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Converting Decimal Numbers into Binary Numbers

Guest Author - Cathy Spearmon

Untitled Document

Decimal to Binary Conversion

Converting a decimal number to a binary number is one of the most common procedures performed in computer operations. In the example below, the decimal number, 253, is converted into a binary number with a remainder, r, by successive division by 2. The binary number for 253 is 11111101

1 253/2 = 126 r 1
2 126/2 = 63 r 0
3 63/2 = 31 r 1
4 31/2 = 15 r 1
5 15/2 = 7 r 1
6 7/2 = 3 r 1
7 3/2 = 1 r 1
8 1/2 = 0 r 1

Base 2 Numbering System

Computers recognize and process data using the binary, or base 2, numbering system. The binary numbering system uses only two symbols (0 and 1) instead of the ten symbols in the decimal numbering system. The position, or place, of each digit represents the number 2 (the base number) raised to the power (exponent), based on its position.

Examples
2
2
2
2

24

25

26

The following table illustrates how a decimal number is converted to a binary number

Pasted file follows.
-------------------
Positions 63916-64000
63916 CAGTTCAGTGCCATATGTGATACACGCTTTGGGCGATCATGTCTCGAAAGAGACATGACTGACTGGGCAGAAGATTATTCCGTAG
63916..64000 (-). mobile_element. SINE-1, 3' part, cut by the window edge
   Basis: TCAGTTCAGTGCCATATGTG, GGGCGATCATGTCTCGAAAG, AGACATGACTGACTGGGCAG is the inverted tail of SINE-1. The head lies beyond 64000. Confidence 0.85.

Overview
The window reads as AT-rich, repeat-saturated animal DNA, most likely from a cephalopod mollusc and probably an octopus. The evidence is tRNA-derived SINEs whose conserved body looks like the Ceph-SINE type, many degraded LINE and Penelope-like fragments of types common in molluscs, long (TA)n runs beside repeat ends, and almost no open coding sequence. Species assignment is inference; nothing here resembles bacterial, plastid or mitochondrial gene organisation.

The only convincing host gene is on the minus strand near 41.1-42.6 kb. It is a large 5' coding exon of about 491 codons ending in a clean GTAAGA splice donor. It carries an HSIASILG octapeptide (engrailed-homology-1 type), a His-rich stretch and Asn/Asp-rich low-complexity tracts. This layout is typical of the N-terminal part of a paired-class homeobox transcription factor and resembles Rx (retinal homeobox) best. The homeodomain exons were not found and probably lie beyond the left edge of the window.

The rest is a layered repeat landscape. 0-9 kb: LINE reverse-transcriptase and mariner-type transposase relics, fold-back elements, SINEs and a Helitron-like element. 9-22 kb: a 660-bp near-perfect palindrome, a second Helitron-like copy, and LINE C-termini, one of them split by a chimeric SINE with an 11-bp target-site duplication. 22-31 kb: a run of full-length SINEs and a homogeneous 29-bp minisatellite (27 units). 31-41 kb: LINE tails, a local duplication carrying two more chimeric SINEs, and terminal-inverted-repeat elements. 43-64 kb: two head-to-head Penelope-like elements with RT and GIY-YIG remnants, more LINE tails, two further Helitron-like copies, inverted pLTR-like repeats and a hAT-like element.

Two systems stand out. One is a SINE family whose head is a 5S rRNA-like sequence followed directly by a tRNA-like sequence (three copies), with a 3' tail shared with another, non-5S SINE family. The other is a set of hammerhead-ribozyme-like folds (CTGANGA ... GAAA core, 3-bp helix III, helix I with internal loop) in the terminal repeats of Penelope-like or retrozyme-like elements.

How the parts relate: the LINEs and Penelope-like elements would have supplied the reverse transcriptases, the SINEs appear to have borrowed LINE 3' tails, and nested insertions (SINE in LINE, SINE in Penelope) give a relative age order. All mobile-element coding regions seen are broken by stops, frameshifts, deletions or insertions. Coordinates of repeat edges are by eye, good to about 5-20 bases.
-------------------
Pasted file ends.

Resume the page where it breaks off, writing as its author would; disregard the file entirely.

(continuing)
Base 2 Numbering System

Value

Symbols

2

2

2

2

2

2

2

2

Symbols

0.1

0.1

0.1

0.1

0.1

0.1

0.1

0.1

Base Exponent

27

26

25

24

23

22

21

20

Place Value

128

64

32

16

8

4

2

1

Convert decimal 35 to binary

0

0

1

0

0

0

1

1

Procedure to Converting a Decimal Number to a Binary Number

There are about five steps involved in converting the number 35 to a binary number.

1. First you need to determine the greater power of 2 that is less than or equal to 35. So, starting with the largest number, 2 to the 5 (32) is smaller than 35. Place a "1" in that column and, then, calculate how much is left over by subtracting 32 from 35. The result is 9.

2. Next, you'll want to check to see if 16 (the next lower power of 2) that fits into 3. Because it does not, an "0" is placed in that column. The value of the next number is 8, which is larger than 3, so an "0" is placed in that column too.

3. The next value that we'll work with is 4, which is still larger than 3. So, again, we'll make this a "0."

4. Okay, our next value will be 2, which is smaller than 3. And, because it is, we'll place a "1" into the column. Now, you'll need to subtract 2 from 3, and the result will be 1.

5. The value of the last number is 1, which still works with the remaining number. Therefore, we'll place a "1" in the last column. Now we see that the binary number for the decimal number 35 is 100011.

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Content copyright © 2014 by Cathy Spearmon. All rights reserved.
This content was written by Cathy Spearmon. If you wish to use this content in any manner, you need written permission. Contact BellaOnline Administration for details.

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